#7 RavenFlyer

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Posted 09 July 2011 - 03:30 AM

I was born and raised in southwest VA about 30 minutes from KY. Without posting too much personal info on the public board I will say I have a lot of family from whitesburg, Jenkins, and a couple of other places in KY. As well as a lot of ancestors from Cherokee, and the surrounding parts of NC as well as northeast TN.

The practice I'm not sure where it originally originated at. But I have seen it practiced in VA, TN, and NC. My great great grandmother who was the local healer, midwife, herbalist, and psychic practiced bone throwing. She died in 1952 so I never got to meet her of learn from her physically. I do have some writings of hers but that's about it.

From what I have learned so far depending on the bones (I.e. Which animal they come from an what part) has a significance and where it falls does as well. My family isn't a tradition per se. But there is a lot of mixed ideas between Cherokee, Irish, cornish, African and then faith wise a lot of baptist ideas lol. The bones themselves come to you when you are ready for their medicine according to my teacher. Right now most of mine are birds and I am learning to read those and what they mean.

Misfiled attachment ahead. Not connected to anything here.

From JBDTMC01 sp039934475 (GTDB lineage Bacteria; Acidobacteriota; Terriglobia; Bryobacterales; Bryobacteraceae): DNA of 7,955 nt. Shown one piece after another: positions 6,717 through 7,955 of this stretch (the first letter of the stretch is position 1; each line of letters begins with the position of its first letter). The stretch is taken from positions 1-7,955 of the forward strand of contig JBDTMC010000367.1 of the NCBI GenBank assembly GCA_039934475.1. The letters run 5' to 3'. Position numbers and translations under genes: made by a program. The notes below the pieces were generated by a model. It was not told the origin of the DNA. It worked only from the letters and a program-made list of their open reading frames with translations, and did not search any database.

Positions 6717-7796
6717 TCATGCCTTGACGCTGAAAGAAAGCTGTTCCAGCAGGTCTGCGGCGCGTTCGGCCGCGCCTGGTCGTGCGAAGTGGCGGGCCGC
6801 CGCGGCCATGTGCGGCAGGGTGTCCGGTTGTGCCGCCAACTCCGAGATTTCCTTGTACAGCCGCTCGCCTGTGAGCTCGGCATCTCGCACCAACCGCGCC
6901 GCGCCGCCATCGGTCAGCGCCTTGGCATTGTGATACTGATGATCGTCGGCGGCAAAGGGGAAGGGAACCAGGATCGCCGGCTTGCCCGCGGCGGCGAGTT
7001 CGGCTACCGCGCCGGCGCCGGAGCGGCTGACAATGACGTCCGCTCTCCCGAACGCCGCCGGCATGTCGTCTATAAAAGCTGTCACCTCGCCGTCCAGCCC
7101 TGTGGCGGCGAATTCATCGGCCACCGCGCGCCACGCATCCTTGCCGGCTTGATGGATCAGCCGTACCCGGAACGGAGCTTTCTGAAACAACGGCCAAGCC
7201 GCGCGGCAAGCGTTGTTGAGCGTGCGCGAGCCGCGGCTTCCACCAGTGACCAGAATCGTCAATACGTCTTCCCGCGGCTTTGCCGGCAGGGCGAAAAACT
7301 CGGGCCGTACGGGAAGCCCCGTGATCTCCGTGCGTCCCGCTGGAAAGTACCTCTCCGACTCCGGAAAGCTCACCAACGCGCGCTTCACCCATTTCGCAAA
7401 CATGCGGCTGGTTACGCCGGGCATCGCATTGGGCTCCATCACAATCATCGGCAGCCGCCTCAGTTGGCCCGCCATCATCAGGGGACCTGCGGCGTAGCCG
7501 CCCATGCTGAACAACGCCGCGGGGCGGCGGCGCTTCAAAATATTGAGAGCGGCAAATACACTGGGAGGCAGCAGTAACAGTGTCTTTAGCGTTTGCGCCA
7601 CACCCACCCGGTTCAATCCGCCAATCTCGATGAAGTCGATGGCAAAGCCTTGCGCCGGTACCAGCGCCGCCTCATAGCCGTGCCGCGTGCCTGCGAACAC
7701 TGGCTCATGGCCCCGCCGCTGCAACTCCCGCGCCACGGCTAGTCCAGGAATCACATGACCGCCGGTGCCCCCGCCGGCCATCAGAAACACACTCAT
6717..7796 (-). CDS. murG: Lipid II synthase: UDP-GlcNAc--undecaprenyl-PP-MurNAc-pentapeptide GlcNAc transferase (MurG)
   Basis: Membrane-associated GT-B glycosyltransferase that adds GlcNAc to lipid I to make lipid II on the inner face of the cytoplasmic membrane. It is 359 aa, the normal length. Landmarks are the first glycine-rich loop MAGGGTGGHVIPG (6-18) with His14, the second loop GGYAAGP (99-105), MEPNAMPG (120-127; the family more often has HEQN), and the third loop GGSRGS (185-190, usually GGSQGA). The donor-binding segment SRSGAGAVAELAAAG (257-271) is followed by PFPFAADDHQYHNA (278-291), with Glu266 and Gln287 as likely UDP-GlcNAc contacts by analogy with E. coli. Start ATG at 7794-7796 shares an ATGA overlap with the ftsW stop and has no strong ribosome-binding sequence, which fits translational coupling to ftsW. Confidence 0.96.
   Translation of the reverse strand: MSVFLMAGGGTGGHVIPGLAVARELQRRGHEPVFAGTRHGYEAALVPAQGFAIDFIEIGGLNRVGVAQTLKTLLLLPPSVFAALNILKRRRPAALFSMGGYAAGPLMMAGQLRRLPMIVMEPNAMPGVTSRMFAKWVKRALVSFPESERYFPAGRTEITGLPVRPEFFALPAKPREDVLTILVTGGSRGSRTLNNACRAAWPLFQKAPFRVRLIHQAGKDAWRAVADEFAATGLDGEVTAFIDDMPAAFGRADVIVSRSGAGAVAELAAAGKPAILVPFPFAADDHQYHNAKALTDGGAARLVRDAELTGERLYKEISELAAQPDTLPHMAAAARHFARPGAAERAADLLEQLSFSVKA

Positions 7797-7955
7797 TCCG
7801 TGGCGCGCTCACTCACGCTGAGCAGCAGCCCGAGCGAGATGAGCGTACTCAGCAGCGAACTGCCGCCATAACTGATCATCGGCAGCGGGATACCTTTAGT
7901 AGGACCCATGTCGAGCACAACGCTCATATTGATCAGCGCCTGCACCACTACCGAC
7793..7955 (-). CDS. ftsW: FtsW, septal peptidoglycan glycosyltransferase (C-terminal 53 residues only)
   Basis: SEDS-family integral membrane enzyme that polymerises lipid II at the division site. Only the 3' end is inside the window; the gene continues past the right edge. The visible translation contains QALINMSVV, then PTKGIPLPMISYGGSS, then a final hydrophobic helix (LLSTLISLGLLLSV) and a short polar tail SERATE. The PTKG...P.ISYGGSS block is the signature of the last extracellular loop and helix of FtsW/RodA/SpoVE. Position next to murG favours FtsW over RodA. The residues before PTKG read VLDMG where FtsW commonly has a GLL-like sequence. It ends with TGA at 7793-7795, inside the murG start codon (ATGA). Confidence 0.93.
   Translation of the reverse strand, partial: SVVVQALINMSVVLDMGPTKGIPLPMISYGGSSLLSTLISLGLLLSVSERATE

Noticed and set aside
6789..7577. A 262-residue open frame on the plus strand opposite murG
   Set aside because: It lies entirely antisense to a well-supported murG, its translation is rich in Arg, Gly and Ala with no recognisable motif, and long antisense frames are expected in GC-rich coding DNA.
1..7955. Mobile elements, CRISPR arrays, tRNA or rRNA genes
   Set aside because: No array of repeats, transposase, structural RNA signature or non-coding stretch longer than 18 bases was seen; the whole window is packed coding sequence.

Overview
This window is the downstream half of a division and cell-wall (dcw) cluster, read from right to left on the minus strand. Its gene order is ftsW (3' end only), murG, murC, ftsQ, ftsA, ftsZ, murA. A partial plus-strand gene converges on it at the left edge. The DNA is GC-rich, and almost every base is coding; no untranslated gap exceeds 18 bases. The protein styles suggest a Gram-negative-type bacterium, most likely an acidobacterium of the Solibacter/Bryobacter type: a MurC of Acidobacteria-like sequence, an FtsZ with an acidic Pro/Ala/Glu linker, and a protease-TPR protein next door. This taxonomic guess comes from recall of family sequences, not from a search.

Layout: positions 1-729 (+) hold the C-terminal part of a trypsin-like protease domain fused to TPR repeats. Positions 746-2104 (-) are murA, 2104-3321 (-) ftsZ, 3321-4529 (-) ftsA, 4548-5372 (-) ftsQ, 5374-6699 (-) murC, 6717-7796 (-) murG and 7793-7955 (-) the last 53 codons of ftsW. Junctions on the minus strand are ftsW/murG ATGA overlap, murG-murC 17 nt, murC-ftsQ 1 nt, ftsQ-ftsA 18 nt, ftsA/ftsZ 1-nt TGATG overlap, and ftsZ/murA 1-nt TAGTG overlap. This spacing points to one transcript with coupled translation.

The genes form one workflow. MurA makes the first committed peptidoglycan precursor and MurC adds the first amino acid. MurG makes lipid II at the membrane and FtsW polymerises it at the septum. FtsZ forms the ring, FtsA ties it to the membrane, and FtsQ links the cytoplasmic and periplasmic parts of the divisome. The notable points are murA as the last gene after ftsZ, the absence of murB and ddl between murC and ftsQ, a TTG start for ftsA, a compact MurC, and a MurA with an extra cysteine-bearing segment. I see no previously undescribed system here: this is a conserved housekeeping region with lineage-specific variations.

My ETSY store:

Appalachian Witchery http://www.etsy.com/...lachianWitchery

#8 Solice

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Posted 12 August 2011 - 11:21 PM

I was born and raised in southwest VA about 30 minutes from KY. Without posting too much personal info on the public board I will say I have a lot of family from whitesburg, Jenkins, and a couple of other places in KY. As well as a lot of ancestors from Cherokee, and the surrounding parts of NC as well as northeast TN.

The practice I'm not sure where it originally originated at. But I have seen it practiced in VA, TN, and NC. My great great grandmother who was the local healer, midwife, herbalist, and psychic practiced bone throwing. She died in 1952 so I never got to meet her of learn from her physically. I do have some writings of hers but that's about it.

From what I have learned so far depending on the bones (I.e. Which animal they come from an what part) has a significance and where it falls does as well. My family isn't a tradition per se. But there is a lot of mixed ideas between Cherokee, Irish, cornish, African and then faith wise a lot of baptist ideas lol. The bones themselves come to you when you are ready for their medicine according to my teacher. Right now most of mine are birds and I am learning to read those and what they mean.


I find this fascinating, especially when you speak of the type of animal bone and limb having different significance. I would dearly like to hear more of your learnings as you progress. Thank you for sharing your experience and family history.